Going Into Town
Bloomsbury. 169 pp. $28 nolead ends nolead begins
Reviewed by Laurie Hertzel
'One of the greatest things you can do in life is walk around New York," cartoonist Roz Chast says in her illustrated nonfiction book Going Into Town. And with that, she proceeds to walk around New York, giving a practical and humorous tour, starting broad (with the layout of Manhattan Island) and quickly narrowing to delightful observations and advice on museums, restaurants, cockroaches, apartment supers, oddball shops, and navigating the subway system.
New York City, Chast says, is the place she loves "more than anyplace else," and this book is written with obvious affection - though her affection is often for the wacky.
She loves the city's busyness, the "density of visual information," the way you can get anywhere on foot and see amazing things at every step. "At its widest, Manhattan is only 2.3 miles across," she notes, a fine serious fact, which she then follows with this truly Chastian observation: "You could probably plug in a toaster in an apartment near the Hudson River, run the cord along 14th Street, and make yourself some toast near the East River."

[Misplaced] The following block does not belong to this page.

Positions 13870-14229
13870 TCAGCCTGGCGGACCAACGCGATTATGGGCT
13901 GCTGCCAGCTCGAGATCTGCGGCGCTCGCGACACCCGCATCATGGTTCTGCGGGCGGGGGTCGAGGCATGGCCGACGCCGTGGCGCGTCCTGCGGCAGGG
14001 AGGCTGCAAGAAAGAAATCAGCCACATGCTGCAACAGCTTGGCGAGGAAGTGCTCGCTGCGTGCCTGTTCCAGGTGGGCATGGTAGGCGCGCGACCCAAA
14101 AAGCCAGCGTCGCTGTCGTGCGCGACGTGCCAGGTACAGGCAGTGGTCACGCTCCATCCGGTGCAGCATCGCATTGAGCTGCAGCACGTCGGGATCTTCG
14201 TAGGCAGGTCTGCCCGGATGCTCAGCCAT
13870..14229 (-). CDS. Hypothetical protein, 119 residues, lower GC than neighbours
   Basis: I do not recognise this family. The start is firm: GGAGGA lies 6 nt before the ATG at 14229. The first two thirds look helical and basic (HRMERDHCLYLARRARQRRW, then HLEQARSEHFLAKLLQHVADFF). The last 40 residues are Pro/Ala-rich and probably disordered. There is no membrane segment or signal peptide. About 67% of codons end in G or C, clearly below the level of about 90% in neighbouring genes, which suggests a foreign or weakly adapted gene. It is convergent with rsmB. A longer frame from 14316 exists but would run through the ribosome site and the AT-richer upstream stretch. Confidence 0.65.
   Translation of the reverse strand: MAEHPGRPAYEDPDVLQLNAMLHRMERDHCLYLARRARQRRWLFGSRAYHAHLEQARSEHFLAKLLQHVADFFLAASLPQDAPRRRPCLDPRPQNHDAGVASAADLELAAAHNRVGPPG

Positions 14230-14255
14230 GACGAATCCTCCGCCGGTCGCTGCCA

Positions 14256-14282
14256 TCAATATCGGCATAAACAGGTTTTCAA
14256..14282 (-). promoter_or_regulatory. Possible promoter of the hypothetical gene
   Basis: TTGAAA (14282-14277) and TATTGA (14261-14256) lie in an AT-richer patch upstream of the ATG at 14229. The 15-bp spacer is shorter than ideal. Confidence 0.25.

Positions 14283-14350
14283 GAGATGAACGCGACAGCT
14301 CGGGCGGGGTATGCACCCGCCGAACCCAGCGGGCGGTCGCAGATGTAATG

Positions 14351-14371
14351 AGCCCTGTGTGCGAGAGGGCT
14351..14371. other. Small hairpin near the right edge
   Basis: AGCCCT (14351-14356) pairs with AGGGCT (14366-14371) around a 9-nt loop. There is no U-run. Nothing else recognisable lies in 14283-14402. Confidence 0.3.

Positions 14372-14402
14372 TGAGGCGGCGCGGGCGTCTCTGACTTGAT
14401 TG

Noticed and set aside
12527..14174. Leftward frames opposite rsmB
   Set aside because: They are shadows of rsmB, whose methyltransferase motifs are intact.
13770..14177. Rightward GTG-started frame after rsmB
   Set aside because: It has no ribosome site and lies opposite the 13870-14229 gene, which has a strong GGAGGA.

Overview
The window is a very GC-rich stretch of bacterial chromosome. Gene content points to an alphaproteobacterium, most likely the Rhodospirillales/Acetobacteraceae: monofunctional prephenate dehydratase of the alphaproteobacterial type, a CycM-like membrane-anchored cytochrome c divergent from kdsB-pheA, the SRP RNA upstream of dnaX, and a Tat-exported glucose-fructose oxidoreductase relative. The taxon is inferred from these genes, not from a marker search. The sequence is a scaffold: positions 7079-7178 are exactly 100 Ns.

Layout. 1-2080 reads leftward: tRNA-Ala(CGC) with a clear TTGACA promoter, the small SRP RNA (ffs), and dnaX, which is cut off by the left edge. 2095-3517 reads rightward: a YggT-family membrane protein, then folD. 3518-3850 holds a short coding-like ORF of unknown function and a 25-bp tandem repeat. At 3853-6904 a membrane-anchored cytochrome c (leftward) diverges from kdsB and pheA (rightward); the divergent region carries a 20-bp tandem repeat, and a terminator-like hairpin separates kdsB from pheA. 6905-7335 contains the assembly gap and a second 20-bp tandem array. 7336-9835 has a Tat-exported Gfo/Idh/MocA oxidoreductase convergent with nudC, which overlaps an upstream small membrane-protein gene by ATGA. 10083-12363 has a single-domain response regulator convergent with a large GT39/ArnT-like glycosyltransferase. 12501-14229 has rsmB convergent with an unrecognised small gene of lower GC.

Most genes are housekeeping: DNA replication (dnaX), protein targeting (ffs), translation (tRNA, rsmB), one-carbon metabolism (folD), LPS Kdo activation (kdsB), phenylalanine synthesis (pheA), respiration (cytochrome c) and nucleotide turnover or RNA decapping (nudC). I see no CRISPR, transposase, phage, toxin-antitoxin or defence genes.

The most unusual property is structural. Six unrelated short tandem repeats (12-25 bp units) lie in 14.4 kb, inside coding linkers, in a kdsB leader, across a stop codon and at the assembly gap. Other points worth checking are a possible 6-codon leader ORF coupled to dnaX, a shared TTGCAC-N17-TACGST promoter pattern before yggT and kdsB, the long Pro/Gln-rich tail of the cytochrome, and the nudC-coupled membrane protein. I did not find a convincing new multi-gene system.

Chast is a cartoonist for the New Yorker magazine and a 2014 National Book Award finalist for Can't We Talk About Something More Pleasant?, her memoir about her difficult, aging parents. This book has a more modest ambition. But it's quirky and witty, her illustrations are as weird and poignant as always, and, most of all, it's just fun to see what grabs her attention. It will grab yours, too, and change the way you view New York.
This review originally appeared in the Minneapolis Star Tribune.